(The Center Square) – More than $14 billion in military defense contracts were awarded to Missouri companies during Fiscal Year 2019, according to data released this week by Gov. Mike Parson’s Office.
The nine-page analysis was conducted by Kit Bond Strategies and Development Strategies on behalf of the Office of the Missouri Military Advocate within the Missouri Department of Economic Development (DEO).
The study is the fourth assessment produced by Kit Bond and Development Strategies within the last decade for the DEO and follows up their January 2020 Study of the Economic Impacts of Military Spending and Operations in Missouri report.
That study documented that in FY18, $18.2 billion in military contracts secured by Missouri companies supported more than 83,000 direct jobs and an additional 100,000 indirect jobs with $29.2 billion in total direct and indirect economic output.
According to the study, the $11.8 billion in Department of Defense (DoD) contract awards to Missouri-based vendors represented 65% of total direct impacts in the state, based on average annual contract awards from FY16 to FY18.
“Given the significant impact of DoD contract awards to the state’s military infrastructure and economy as a whole, the following analysis represents a ‘deeper dive’ into these contract awards to understand spatial distribution within the state and provide more context to the industry sectors that are most impacted by this spending activity,” the March update states.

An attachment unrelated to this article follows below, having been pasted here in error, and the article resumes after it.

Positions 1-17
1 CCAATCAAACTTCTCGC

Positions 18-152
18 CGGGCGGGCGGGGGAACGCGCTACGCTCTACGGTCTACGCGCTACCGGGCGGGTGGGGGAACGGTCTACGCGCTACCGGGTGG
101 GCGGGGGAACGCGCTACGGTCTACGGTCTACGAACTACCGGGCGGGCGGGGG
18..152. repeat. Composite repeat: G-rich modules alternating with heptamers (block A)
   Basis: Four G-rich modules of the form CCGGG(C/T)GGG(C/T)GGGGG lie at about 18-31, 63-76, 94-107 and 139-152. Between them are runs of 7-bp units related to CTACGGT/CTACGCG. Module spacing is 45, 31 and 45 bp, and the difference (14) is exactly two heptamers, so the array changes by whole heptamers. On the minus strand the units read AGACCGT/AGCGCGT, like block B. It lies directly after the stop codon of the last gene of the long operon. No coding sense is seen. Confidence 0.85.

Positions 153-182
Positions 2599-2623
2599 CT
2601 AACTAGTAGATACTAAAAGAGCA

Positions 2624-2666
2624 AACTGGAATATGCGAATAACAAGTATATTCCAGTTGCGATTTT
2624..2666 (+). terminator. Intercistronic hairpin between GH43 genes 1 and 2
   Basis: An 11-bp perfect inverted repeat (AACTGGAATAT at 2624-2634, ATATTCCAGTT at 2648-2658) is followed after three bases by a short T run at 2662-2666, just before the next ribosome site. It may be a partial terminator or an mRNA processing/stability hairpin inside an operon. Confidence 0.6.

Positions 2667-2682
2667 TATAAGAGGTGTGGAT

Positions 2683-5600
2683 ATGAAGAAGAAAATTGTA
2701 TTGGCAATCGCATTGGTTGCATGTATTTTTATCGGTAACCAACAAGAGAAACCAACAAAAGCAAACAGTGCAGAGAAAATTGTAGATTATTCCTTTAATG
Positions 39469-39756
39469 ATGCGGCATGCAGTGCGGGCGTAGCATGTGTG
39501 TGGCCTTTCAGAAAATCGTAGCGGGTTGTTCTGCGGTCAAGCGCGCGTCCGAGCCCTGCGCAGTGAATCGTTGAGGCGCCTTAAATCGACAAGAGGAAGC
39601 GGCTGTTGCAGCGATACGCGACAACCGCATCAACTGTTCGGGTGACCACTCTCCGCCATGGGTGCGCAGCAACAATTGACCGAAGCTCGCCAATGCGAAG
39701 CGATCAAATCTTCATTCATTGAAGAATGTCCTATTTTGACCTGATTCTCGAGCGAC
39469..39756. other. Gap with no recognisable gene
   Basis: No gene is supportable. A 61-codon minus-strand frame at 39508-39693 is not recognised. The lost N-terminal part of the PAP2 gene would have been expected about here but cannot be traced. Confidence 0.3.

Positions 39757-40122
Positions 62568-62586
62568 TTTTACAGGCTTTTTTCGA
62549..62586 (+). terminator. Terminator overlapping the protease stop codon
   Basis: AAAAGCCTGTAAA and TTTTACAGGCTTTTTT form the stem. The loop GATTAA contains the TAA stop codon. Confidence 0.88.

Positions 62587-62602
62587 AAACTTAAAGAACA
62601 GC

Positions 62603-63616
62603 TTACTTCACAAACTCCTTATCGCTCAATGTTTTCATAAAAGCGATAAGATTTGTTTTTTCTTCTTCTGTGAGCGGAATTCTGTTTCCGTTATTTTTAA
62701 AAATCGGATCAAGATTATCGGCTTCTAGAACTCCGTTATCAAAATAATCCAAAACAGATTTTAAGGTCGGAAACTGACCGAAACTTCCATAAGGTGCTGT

In FY2019, according to Kit Bond/Developmental Strategies, the DoD awarded $14.38 billion in contract awards to Missouri-based vendors, lower than FY18’s $15 billion, “but still significantly higher than the annual average awards from FY15 to FY19 of $11.5 billion, indicating sustained investment by the federal government in the state.”
“We are proud to have dedicated defense companies and employees statewide who work every day to protect our nation,” Parson said in a statement accompanying the report. “Military investment in Missouri not only strengthens our economy but the defense of the entire country.”
DEO Director Rob Dixon said in a statement that the findings confirm how critical defense spending is to Missouri – and how critical Missouri is to the nation’s defense.
“The importance of Missouri’s military installations to our economy is undeniable,” Dixon said. “Defense investment in our state impacts more than 25,000 businesses and supports the livelihoods of countless Missourians working in industries such as manufacturing and technology.”
According to the study, between FY16-18, the average annual DoD contracts with Missouri businesses totaled $11.86 billion. Between FY 17-19, it was $13 billion, a net increase of $1.1 billion in contract awards.
That has resulted “in an overall net increase of nearly $3 billion in total economic output, $530 million in labor income, $930 million in value added, and 9,100 jobs: with total direct and indirect employment related to defense near 185,000 in FY19 and FY20, the report states.
The report lists the top 20 Missouri military vendors but it would be better organized as Boeing Defense and everyone else.
Boeing Defense and its supply chain, which employ more than 16,000 workers at its St. Charles plant, received an average of 72% of the total DoD contract awards to Missouri-based vendors, including $10 billion of the $14.38 billion awarded in FY19.
Express Scripts, a pharmacy benefit management company, with $637.7 million in DoD contracts is second and World Wide Technology, Inc., with $454.9 million in work, is third.
The other top-10 Missouri FY19 DoD contractors: 4.) DRS Sustainment Systems, Inc. ($463.6 million); 5.) McCarthy HITT ($409 million); 6.) Alliant Techsystems Operations LLC ($319 million); 7.) The Korte Company ($290.5 million); 8.) J.E. Dunn Construction Co. ($284.1 million); 9.) Burns & Mc Donnell, Inc., ($100.1 million); and 10.) Spectrum Healthcare Resources Inc. ($54.2 million).